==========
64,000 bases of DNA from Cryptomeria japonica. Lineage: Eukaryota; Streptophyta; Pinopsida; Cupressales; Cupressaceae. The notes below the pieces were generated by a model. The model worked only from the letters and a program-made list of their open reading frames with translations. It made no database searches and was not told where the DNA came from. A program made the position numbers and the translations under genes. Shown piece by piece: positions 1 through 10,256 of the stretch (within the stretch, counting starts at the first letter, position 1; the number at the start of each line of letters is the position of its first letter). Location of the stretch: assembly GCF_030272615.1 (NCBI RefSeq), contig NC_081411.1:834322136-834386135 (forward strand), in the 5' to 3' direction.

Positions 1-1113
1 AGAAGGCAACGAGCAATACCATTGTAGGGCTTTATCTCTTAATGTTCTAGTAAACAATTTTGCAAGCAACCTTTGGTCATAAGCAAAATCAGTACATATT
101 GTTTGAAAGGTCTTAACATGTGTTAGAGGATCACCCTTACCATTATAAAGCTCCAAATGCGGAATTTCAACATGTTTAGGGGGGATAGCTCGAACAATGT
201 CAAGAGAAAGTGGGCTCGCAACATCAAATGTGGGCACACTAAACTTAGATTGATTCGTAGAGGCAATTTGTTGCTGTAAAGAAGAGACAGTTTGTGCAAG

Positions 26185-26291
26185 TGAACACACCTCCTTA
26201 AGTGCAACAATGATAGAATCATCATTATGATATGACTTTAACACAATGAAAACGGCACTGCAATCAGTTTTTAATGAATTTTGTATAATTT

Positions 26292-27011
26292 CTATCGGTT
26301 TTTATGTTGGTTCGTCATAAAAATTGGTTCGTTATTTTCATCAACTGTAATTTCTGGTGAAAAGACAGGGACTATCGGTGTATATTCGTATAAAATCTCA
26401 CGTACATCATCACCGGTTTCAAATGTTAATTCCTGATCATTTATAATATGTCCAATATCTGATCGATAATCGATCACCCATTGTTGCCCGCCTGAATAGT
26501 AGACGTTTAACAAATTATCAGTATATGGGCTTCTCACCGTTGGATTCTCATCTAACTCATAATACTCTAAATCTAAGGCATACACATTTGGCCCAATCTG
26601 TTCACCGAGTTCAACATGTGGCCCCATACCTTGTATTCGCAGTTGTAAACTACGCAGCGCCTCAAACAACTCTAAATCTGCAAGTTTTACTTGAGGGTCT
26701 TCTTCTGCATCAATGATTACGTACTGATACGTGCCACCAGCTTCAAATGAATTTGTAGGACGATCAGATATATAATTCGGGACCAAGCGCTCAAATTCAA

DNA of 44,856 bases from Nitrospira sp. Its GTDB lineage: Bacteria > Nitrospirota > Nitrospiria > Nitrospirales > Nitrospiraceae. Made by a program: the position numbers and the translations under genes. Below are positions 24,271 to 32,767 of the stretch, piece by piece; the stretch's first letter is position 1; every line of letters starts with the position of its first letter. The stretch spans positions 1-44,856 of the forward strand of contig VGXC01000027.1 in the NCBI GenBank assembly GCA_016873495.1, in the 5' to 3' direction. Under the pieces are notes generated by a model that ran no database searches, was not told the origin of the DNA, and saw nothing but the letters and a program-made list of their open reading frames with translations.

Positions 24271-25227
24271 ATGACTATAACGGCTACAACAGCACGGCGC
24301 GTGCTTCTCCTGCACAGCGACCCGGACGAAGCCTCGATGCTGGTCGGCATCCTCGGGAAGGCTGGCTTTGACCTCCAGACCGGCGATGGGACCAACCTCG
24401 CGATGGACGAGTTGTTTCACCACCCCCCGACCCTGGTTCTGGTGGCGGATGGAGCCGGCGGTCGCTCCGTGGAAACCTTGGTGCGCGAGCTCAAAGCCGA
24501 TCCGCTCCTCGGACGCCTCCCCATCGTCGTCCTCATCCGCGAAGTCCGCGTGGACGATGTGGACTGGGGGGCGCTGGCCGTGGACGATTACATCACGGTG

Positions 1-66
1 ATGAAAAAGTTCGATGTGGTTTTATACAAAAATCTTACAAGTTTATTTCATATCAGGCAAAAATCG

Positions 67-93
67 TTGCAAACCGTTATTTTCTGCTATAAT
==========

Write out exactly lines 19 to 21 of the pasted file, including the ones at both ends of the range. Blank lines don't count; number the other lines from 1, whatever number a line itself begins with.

24301 GTGCTTCTCCTGCACAGCGACCCGGACGAAGCCTCGATGCTGGTCGGCATCCTCGGGAAGGCTGGCTTTGACCTCCAGACCGGCGATGGGACCAACCTCG
24401 CGATGGACGAGTTGTTTCACCACCCCCCGACCCTGGTTCTGGTGGCGGATGGAGCCGGCGGTCGCTCCGTGGAAACCTTGGTGCGCGAGCTCAAAGCCGA
24501 TCCGCTCCTCGGACGCCTCCCCATCGTCGTCCTCATCCGCGAAGTCCGCGTGGACGATGTGGACTGGGGGGCGCTGGCCGTGGACGATTACATCACGGTG